Saturday 5 June 2010
I awoke with, unfortunately, a very unpleasant and uncooperative sore lower back so our initial plans of hiring some bikes and cycling around the area would have to wait for another day. Instead, we decided to take a leisurely drive in a loop. The plan was to drive up the valley to Chamues and then turn off and go up the Albulapass. On the way, we stopped at a marvellously beautiful little church in the village of Celerina before setting off again toward the Albulapass. The pass is theoretically only open from June to November. Fortunately, it was June and it was indeed open although there were still significant swathes of snow towards the top. At the very top we stopped by the side of the road to have our picnic lunch and, as luck would have it, the weather was grand – very warm and very sunny with an amazingly blue sky. It was about this time that Ms Playchute realised she had neglected to bring any hat at all and soon enough she was commenting on how she was acquiring too much sun on her face! I did not suggest to her that it didn’t matter as the sun was not so severe up on the mountain.
Clearly this route is very popular with tourists riding motorbikes who swarm up the mountain and down the other side weaving around the hairpin turns with speed and enthusiasm. We were also mightily impressed with the number of cyclists who were similarly, if not quite so rapidly, ascending and descending the same mountain pass. I’ve got to tell you – these mountains are steep yet we passed dozens and dozens of cyclists all making their way slowly and steadily towards the summit. At the same time, dozens and dozens had come the other way and we passed them as they came screaming down the mountain. Most, not surprisingly, were young and fit men and women but there were also several men of a similar vintage to me – grey-haired grandfathers off for a casual Saturday afternoon cycle. It’s just that their cycle route took them up and over a 2300 metre mountain pass with snow on the ground rather than a leisurely cycle round the undulations of the Northamptonshire countryside. More sobering, there were also several families with children ascending the mountain as well, some perhaps as young as eight or nine, quietly churning the pedals up the mountain.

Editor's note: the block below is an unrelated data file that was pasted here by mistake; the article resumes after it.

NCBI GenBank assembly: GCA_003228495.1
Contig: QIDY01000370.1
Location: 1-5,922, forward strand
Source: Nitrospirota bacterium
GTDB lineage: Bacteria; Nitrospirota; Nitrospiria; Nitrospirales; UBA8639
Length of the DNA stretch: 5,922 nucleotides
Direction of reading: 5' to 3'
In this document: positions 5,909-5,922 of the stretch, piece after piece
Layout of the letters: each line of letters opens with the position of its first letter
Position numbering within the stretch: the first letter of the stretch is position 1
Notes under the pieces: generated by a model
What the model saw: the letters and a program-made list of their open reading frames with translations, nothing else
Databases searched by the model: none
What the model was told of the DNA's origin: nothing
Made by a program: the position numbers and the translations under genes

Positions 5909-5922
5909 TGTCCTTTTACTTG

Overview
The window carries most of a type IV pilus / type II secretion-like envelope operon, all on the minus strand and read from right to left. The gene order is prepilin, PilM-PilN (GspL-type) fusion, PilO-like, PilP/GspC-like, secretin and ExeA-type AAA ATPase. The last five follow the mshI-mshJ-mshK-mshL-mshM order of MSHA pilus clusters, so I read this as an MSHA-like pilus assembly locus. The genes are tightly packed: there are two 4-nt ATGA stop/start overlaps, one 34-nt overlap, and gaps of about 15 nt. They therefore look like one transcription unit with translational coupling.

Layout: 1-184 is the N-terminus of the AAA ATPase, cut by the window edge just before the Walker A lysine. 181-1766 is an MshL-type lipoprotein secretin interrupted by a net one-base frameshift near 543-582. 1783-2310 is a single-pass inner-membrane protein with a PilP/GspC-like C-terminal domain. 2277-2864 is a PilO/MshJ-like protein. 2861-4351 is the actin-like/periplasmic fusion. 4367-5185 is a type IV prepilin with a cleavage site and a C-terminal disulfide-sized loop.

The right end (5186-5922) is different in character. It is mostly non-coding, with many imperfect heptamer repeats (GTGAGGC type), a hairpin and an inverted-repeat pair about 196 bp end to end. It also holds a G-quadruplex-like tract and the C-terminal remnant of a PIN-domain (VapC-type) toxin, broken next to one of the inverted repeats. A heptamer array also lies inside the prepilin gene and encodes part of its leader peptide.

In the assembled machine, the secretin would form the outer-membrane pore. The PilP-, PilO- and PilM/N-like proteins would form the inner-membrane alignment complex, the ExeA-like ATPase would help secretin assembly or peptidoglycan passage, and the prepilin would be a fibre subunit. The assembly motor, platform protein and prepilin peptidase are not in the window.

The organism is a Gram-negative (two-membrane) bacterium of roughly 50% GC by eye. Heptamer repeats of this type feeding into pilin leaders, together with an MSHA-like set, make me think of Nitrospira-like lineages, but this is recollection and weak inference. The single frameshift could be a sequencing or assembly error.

The picnic at the top of the pass was excellent and peaceful. Apart from the occasional motor car and not withstanding the stream of motorcycles, it was delightful and surprisingly entertaining. Just a bit further along the summit some youngsters had stopped and set up a “camp” to indulge in a bit of late season snow boarding. They clearly had come very well prepared. They had built a jump and set up a rail with which they performed much to our amusement. Their camp also consisted of a kettle barbeque and a dining table and chairs. Quite a sight at the top of an Alpine mountain pass! Again, I may be doing them a disservice but I cannot image English youngsters being so well organised!